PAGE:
Swabrina admits that it was not a smooth ride. They experienced various challenges, one being balancing between their classes and working on the project. They also experienced financial strains since there are materials that were not available in their school. They’re very grateful to their school principal who supported and helped them to purchase whatever they needed to ensure the project became a success. They also worked hand in hand with the Kenya Medical Research Institute (KEMRI) Kilifi Centre in their research processes.
How It Works
“It is a friendly and affordable technique of testing and detecting respiratory infections which gives instant results. We have a fluorescent microscope that is used to detect bacteria and viruses, all one has to do is breathe on top of the glass led. We have a gas sensor that will detect whether the breath has metabolites like ammonia, methane or nitrogen oxide. There is a micro-control that will process the input and the output will be relayed via a buzzer that produces a sound upon detection of any of the metabolic gasses. It also contains a red LED light which equally confirms that a harmful gas has been detected. At first, we were using a smartphone to capture the image of the bacteria but after doing our modification, we decided to put together the fluorescent microscope and the breathalyzer. The casing of the breathalyzer is not handmade. We had to design it then send it to Nairobi for 3D printing since it isn’t available in our school,” the girls explained as they demonstrated it to me.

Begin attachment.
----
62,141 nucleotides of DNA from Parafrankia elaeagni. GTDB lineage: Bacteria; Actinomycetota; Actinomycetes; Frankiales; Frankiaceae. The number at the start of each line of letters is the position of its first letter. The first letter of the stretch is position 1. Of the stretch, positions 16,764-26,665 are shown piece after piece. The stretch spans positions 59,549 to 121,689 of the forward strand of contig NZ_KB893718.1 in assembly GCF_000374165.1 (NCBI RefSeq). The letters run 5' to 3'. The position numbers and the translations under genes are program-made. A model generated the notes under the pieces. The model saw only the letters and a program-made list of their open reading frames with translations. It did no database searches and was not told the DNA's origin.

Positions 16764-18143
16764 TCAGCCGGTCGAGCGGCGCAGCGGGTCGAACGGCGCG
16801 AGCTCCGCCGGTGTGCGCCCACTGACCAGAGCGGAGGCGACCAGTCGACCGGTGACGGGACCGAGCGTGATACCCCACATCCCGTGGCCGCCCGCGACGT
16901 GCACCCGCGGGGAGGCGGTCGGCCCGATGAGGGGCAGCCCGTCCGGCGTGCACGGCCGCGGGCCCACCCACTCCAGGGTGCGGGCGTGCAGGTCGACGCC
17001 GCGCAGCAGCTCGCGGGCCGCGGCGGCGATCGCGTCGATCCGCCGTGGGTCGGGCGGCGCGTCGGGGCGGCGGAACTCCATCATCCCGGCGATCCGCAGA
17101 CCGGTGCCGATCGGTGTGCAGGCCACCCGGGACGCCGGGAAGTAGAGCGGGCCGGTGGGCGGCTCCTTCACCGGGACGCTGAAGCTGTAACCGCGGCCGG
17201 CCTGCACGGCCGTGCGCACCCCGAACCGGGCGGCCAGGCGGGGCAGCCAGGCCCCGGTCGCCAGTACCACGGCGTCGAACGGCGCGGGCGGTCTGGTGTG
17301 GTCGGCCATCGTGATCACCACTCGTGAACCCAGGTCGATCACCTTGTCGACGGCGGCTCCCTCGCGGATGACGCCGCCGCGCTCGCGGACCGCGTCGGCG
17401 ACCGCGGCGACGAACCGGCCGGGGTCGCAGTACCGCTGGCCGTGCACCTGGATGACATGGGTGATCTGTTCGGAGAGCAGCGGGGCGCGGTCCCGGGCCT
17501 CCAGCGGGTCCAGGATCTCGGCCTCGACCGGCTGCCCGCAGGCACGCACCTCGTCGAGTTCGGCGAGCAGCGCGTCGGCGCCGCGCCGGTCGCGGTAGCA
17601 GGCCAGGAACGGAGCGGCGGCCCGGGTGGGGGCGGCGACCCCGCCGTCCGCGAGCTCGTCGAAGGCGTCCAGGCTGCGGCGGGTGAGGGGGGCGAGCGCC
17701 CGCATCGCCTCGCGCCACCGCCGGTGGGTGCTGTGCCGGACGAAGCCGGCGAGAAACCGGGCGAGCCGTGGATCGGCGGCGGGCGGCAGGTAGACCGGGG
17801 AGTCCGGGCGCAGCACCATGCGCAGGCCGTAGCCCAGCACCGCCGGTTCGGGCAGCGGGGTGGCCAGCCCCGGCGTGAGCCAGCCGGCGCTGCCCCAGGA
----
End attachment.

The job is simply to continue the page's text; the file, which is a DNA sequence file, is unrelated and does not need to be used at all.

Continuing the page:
The Science Competition
St. Thomas Girls Secondary School has participated in the Young Scientists Kenya competition for several years but it never occurred to any of the teachers that their girls would come to scoop the best position in the competition one day. This year, they had a total of six projects with four managing top honors. “We never expected to win. It is still hard for me to believe that we are the champions of the 2021 YSK competition, it is still so surreal!” Swabrina confessed with mixed reactions of excitement.
The two girls scooped many awards as the overall winners, including a scholarship to Strathmore University in Nairobi once they clear their secondary school education. Other awards included smartphones and cash prizes. “I feel so humbled by their win since they are the first female students to win this competition since its inception,” Mr. Keya pointed out full of pride.
Their win was a motivation to many students in their school as many streamed to join the Science club. “This is just the beginning, we now feel encouraged to come up with even better problem-solving innovations,” they confirmed with enthusiasm.
The two brilliant innovators hope that their project will be adopted and developed to become better not only by the Kenyan Government but across the globe. This is because the device can be used in both the medical field and in schools as a learning and testing kit. “I believe that what a man can do a woman can do even better,” emphasized Marietta. This is a mantra that guides her on her day to day activities with her project partner echoing the same sentiments. “Women have power and I believe they can do whatever they set their mind to, it all narrows down to their mindset and attitude. Do not wait for opportunities to follow you, chase them to ensure you dreams come true,” concluded Swabrina.